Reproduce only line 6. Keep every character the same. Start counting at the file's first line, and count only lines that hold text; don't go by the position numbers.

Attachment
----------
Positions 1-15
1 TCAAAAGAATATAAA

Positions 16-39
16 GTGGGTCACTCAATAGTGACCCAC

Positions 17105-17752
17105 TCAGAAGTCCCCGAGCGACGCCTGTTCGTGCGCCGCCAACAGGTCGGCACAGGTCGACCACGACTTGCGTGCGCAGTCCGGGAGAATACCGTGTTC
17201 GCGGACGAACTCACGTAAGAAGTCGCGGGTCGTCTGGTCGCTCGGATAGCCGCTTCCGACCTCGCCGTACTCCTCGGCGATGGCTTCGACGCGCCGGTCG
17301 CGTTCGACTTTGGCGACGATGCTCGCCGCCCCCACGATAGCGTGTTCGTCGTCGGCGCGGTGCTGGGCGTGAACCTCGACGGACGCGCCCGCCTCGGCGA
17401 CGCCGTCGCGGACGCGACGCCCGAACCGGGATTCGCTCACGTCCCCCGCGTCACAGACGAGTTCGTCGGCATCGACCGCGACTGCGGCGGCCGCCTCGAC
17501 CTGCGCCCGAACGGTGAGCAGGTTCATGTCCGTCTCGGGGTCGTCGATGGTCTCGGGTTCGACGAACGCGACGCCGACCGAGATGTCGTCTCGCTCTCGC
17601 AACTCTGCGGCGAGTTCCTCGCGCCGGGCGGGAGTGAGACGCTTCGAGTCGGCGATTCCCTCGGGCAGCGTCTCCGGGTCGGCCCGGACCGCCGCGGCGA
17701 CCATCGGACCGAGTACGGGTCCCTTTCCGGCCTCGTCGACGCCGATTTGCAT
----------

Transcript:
17105 TCAGAAGTCCCCGAGCGACGCCTGTTCGTGCGCCGCCAACAGGTCGGCACAGGTCGACCACGACTTGCGTGCGCAGTCCGGGAGAATACCGTGTTC